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The pedaling technique thread

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Sep 23, 2010
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CoachFergie said:
If your method was effective you would be able communicate it to someone like Jim Martin and he could easily test it on a validated and calibrated erg.
Martin has no interest in actually doing a proper study about this stuff. He has known for a long time what needs to be done and has failed to do so.
 
Mar 18, 2009
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FrankDay said:
Martin has no interest in actually doing a proper study about this stuff. He has known for a long time what needs to be done and has failed to do so.

Again, it's your interest and the onus is on you to either conduct it or fund it. Complaining that someone else is not doing research on your interest is a copout.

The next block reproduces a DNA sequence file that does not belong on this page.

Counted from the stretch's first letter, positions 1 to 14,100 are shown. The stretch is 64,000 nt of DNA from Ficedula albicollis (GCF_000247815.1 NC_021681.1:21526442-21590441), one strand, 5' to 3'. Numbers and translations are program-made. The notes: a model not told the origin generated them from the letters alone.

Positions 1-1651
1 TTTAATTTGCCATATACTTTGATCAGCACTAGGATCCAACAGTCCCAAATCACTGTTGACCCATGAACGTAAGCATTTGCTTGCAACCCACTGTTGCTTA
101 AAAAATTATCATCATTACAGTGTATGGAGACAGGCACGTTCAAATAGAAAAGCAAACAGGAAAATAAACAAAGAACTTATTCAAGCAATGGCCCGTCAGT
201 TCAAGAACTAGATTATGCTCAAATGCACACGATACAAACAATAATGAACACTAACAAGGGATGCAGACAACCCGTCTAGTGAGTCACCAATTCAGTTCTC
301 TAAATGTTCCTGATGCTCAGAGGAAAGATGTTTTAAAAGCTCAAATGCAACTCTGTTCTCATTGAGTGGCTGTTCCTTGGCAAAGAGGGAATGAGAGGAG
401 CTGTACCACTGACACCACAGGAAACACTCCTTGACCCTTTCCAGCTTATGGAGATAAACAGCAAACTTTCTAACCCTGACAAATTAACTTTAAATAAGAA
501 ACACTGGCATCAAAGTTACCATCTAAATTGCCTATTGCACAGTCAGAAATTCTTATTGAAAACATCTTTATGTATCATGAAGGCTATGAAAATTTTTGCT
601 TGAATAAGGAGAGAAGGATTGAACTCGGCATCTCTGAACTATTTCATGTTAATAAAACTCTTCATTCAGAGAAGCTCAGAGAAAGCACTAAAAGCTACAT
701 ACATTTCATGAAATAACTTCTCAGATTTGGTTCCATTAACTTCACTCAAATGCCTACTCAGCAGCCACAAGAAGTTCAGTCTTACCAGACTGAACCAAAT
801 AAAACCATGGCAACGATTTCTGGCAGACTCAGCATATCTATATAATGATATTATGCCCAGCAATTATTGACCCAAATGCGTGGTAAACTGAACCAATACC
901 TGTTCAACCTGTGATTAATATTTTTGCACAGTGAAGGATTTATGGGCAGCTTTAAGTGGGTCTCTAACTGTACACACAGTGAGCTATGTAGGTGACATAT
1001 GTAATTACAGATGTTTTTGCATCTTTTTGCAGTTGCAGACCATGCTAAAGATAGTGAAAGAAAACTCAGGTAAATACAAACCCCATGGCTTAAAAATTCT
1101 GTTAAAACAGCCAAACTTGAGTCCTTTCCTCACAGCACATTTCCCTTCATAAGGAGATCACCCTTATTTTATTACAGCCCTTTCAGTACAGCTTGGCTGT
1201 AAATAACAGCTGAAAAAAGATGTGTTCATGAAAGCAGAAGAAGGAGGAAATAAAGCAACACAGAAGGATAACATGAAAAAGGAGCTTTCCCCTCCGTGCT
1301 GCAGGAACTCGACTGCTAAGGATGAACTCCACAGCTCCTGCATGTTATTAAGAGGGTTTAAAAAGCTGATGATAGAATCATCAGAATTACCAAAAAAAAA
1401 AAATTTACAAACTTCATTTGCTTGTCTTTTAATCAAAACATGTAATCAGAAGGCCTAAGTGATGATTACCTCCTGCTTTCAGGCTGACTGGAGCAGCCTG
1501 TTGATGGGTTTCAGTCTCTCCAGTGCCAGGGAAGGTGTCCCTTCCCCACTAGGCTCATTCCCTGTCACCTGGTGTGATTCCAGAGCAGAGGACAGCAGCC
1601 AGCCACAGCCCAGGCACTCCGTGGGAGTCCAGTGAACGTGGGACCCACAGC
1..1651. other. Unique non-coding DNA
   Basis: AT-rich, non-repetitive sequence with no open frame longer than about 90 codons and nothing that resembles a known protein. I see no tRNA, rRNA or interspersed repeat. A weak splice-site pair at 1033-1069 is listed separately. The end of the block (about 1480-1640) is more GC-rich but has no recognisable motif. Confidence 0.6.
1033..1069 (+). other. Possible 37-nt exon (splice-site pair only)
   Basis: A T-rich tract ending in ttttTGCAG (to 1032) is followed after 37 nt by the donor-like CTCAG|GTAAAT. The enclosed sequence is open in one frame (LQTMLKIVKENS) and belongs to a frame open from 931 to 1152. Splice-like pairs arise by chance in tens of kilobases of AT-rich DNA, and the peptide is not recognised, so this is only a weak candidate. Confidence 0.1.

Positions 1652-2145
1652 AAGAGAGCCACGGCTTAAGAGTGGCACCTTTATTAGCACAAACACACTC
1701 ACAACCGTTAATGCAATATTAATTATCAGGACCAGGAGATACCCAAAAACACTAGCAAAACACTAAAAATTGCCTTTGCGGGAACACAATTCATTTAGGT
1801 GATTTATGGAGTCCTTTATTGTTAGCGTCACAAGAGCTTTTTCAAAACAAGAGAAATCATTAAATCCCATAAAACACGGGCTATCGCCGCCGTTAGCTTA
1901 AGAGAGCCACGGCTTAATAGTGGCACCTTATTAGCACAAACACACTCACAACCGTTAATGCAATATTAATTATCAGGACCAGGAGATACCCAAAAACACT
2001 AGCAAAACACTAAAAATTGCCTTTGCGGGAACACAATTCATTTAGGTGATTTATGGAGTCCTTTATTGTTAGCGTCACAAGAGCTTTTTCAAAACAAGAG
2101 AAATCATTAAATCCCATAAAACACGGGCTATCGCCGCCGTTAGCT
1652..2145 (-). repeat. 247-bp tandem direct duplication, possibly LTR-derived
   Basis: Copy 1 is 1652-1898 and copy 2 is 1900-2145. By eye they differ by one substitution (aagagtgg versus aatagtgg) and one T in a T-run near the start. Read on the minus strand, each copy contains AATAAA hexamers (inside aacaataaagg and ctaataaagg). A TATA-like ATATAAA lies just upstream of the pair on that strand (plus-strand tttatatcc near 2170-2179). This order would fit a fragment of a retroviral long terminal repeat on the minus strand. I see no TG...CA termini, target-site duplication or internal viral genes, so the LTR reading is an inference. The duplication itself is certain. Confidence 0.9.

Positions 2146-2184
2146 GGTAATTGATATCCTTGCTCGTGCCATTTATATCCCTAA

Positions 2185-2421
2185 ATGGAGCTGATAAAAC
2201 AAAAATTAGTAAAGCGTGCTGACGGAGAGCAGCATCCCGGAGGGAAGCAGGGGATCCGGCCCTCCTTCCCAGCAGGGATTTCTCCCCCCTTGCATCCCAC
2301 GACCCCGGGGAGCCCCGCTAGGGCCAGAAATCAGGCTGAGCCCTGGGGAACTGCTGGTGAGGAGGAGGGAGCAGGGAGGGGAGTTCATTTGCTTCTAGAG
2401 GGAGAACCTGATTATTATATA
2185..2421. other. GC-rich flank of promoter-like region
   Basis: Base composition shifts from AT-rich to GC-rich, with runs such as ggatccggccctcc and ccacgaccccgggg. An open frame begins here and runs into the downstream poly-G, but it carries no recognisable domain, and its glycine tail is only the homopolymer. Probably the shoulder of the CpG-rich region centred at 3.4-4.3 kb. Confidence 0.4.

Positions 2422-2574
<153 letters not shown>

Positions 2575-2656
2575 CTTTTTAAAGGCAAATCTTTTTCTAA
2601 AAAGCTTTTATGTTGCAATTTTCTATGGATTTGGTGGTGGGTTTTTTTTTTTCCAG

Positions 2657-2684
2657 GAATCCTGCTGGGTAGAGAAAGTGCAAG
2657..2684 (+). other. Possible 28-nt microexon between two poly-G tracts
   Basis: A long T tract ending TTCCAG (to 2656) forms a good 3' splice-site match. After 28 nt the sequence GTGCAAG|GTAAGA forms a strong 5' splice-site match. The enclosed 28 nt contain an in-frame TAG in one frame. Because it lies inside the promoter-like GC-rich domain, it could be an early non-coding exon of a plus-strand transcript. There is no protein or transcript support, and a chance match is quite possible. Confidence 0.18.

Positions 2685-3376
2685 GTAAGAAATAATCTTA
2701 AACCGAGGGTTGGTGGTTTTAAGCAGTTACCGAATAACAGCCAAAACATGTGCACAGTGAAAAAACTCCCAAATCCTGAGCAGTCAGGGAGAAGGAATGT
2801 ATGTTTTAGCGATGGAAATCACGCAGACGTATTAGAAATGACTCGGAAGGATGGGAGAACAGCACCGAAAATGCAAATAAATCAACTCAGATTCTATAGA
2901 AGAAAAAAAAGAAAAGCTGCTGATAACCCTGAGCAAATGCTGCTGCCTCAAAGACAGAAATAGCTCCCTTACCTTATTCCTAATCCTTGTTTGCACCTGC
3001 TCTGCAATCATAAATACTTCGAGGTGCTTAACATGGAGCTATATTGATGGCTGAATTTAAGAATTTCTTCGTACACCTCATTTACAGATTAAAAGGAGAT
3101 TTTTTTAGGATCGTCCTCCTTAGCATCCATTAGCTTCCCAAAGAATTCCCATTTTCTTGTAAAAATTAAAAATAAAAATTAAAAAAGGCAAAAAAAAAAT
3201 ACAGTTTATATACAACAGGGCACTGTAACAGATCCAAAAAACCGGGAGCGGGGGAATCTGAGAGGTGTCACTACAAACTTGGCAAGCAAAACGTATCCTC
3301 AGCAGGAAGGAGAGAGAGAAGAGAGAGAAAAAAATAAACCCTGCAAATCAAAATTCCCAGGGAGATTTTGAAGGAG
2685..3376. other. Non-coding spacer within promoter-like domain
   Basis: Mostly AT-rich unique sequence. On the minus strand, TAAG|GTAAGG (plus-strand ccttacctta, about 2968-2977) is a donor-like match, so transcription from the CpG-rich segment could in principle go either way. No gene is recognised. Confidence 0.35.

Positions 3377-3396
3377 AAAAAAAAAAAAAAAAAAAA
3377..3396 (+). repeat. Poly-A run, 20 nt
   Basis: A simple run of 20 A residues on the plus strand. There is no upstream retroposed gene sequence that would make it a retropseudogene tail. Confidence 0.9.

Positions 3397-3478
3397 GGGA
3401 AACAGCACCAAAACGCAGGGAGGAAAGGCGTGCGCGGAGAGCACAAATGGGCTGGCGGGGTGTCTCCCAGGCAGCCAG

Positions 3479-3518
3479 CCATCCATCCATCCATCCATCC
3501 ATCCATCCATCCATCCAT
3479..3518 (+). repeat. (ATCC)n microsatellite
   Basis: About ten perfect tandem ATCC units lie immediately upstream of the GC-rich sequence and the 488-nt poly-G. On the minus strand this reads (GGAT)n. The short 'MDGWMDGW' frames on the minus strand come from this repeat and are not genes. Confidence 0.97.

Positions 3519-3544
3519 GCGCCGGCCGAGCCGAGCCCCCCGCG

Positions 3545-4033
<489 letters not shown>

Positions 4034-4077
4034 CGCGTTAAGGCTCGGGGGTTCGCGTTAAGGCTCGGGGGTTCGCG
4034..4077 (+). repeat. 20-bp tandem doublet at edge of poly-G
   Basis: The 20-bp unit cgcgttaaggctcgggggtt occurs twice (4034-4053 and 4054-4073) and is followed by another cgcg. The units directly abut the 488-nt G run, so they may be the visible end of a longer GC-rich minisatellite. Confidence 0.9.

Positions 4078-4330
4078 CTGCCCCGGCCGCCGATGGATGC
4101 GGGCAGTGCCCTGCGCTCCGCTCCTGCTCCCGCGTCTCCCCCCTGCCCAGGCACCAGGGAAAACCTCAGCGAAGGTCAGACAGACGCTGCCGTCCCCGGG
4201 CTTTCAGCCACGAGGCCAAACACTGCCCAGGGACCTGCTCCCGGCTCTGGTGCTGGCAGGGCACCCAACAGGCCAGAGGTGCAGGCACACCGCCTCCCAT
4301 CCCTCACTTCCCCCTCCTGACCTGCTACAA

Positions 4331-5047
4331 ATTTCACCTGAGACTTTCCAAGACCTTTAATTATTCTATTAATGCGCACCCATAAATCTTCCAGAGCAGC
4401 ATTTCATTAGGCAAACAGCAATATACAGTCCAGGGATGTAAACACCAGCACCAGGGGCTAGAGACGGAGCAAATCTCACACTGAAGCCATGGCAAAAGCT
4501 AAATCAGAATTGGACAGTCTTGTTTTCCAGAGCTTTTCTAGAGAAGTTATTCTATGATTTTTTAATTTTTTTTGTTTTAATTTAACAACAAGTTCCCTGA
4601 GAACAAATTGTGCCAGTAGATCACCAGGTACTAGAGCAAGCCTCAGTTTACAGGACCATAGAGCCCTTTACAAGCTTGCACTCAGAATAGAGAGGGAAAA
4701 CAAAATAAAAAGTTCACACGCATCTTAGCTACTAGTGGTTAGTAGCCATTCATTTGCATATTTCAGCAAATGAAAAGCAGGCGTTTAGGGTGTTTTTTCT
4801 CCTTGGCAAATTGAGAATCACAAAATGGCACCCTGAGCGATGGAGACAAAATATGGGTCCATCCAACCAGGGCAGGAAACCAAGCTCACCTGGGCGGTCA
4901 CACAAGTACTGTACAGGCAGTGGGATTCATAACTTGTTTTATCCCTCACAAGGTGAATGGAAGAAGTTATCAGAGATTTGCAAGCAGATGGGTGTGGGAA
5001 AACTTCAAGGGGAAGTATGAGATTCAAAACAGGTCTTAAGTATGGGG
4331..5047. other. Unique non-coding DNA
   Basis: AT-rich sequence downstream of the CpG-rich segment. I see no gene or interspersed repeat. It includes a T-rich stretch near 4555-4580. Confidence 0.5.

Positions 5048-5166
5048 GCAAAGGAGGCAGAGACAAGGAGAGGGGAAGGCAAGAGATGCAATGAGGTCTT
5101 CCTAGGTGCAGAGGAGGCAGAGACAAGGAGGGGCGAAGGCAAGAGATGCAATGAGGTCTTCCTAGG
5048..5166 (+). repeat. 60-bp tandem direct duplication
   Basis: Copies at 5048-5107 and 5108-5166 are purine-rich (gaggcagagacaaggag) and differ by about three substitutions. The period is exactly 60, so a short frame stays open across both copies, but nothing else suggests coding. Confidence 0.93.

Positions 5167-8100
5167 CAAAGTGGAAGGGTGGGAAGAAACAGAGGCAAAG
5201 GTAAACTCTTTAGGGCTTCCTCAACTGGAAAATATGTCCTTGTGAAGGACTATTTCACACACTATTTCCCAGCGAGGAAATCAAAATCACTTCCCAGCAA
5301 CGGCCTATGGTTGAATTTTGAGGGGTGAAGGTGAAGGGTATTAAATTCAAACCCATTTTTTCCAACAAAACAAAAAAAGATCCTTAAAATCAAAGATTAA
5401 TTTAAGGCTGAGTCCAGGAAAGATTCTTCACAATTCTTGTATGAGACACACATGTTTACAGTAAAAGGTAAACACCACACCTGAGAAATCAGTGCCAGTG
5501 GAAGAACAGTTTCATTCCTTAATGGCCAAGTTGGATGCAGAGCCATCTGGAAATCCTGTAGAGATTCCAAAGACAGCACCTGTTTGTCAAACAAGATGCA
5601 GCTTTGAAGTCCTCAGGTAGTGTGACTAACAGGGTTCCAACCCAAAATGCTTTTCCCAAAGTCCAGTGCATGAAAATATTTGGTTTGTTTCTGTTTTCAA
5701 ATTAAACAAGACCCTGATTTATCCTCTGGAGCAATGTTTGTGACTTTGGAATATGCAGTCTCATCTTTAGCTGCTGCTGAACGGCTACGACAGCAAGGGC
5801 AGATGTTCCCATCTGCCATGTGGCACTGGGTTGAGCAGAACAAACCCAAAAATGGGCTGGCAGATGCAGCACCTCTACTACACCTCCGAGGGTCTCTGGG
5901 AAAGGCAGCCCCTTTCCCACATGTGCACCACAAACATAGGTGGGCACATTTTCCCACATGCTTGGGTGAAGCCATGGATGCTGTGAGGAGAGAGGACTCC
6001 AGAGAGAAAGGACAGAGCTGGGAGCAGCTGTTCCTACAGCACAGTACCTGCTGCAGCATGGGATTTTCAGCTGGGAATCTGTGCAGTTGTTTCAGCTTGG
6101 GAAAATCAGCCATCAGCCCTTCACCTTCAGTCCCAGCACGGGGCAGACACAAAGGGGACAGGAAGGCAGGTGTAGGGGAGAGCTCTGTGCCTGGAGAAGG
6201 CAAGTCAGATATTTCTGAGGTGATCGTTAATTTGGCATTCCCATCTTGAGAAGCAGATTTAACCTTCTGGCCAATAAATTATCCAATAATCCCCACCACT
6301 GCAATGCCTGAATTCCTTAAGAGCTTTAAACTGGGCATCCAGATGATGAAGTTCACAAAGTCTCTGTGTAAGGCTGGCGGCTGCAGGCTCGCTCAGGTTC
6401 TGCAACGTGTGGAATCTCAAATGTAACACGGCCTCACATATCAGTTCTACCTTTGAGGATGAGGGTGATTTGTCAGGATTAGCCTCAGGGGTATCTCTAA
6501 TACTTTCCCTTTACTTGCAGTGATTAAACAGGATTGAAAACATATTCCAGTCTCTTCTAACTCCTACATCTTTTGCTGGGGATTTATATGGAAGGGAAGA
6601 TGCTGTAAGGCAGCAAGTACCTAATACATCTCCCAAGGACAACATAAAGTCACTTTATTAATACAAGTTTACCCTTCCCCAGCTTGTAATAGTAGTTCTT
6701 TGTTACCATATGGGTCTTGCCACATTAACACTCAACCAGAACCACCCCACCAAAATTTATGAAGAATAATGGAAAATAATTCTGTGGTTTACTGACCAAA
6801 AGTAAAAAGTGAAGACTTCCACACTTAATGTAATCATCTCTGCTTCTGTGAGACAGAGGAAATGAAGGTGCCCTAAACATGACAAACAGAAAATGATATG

Mar 10, 2009
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FrankDay said:
What is Brim Bros going to bring to the table that iCranks or Pioneer isn't bringing now (or soon)?


It has been said it can measure positive torque, negative torque and wasted force around the pedalling circle.
 
Mar 10, 2009
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CoachFergie said:
If the method produced more power any PM could show that.


You still don't get it, I am not interested in measuring power/torque but where exactly this torque is being applied especially where maximal torque can be applied while in the natural racing drops position.
 
Sep 23, 2010
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coapman said:
It has been said it can measure positive torque, negative torque and wasted force around the pedalling circle.